Mitigating Mistakes: Unsecured electrical panels

April 6, 2020
Sudden loss, return of power could be catastrophic for certain facilities

Editor’s note: “Mitigating Mistakes” is a new column series from security consultant and author Paul Timm featuring photos of security vulnerabilities discovered in the field followed by a discussion on the problems they present to a facility’s security posture and how they can be addressed.

Finding: When conducting a physical security assessment, I often find unsecured electrical panels in public places. Electrical panels control the flow of electricity to parts of a building. Each breaker can stop the flow of electrical current to specific circuits or pieces of equipment.

Problem: Unauthorized access to an electrical panel could obviously lead to someone flipping a breaker that stops the flow of electricity to vital equipment or parts of a building. Imagine a room or area suddenly going dark because someone tampered with a panel. Consider what might happen if power to important equipment was suddenly interrupted by an unauthorized act. In fact, the sudden return of power, and the surge associated with it, could be catastrophic for sensitive equipment and costly for the building owner.

Lesson: Electrical panels should be locked and only accessible by authorized personnel. Reduce the risk of malevolent actions, tampering, and accidental acts by prohibiting unauthorized access.

Remedy: Keep public area electrical panel doors closed and locked. In fact, take inventory of all public area electrical panels and access points to determine whether access should be restricted. Ensure that panel keys are both accessible to authorized personnel and stored in secured areas. Require designated personnel to periodically audit public area electrical panels to ensure they are secured. Make your facility safer today!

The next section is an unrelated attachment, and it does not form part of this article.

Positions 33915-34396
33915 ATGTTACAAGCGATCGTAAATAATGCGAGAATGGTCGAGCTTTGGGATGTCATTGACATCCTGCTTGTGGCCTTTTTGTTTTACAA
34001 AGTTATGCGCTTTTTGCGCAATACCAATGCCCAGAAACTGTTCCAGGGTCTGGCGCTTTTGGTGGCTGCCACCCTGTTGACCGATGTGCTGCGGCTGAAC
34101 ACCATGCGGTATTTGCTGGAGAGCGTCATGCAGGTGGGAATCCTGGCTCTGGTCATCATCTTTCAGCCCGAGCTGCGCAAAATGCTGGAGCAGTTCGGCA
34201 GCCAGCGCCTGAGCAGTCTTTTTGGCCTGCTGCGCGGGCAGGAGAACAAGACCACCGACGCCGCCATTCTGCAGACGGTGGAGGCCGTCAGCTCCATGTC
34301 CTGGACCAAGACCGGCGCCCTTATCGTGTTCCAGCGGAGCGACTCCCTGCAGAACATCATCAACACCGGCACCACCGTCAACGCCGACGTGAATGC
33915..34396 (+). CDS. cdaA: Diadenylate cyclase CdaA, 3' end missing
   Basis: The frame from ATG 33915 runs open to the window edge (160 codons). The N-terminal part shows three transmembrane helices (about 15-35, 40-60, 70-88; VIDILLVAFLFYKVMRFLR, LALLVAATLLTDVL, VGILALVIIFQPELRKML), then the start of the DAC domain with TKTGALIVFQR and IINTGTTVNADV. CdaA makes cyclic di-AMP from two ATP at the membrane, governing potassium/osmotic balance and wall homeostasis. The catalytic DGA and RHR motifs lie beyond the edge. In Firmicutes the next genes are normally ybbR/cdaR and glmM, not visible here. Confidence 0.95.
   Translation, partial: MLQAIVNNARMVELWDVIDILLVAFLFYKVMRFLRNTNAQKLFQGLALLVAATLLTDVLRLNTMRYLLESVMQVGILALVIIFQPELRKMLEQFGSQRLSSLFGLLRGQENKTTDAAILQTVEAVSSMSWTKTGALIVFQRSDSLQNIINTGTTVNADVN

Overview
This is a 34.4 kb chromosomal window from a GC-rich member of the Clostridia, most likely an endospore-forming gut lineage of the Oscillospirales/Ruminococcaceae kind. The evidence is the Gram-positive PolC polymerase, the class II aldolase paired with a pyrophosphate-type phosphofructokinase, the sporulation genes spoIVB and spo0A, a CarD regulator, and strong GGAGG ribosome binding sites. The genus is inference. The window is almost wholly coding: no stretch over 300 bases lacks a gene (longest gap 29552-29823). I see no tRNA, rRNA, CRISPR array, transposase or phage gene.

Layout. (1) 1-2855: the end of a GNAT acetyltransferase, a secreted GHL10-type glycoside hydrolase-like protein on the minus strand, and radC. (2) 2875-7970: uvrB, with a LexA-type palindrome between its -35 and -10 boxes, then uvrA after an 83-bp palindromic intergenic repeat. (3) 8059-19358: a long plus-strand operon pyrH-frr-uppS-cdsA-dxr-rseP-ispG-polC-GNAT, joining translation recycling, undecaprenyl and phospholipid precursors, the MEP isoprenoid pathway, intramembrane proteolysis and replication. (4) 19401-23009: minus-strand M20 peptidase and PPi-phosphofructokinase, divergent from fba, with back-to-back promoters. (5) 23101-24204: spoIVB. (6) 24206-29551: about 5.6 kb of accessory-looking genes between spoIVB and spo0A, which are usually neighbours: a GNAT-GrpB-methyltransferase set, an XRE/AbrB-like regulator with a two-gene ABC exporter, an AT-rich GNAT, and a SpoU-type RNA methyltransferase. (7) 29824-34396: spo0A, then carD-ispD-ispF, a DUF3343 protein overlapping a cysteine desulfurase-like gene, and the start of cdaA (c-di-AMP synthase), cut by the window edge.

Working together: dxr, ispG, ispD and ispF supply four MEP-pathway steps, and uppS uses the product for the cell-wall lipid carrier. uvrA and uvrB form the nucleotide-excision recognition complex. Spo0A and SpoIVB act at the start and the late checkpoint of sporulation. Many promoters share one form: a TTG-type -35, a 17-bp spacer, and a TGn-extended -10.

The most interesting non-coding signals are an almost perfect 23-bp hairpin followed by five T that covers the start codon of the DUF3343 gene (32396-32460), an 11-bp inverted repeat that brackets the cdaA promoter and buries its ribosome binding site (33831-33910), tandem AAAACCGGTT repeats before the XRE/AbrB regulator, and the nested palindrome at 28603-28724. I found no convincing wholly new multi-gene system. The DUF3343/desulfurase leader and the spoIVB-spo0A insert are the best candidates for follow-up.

About the Author:

Paul Timm, Vice President of Facility Engineering Associates, is a board-certified Physical Security Professional (PSP), the author of School Security: How to Build and Strengthen a School Safety Programand a nationally acclaimed expert in physical security. In addition to conducting numerous vulnerability assessments and his frequent keynote addresses, Paul is an experienced Crisis Assistance Team volunteer through the National Organization for Victims Assistance (NOVA). He is certified in Vulnerability Assessment Methodology (VAM) through Sandia National Laboratories and the ALPHAÔ vulnerability assessment methodology. He is also a member of ASIS International’s School Safety & Security Council and the Illinois Association of School Business Officials’ Risk Management Committee. Paul recently earned his Master’s degree from Moody Theological Seminary.

(Image courtesy Paul Timm)
Door props, like the one pictured above, can permit unauthorized access and render electronic access control systems valueless.
(Photo courtesy Paul Timm)
Open padlocks like the one pictured above can present significant security vulnerabilities to facilities.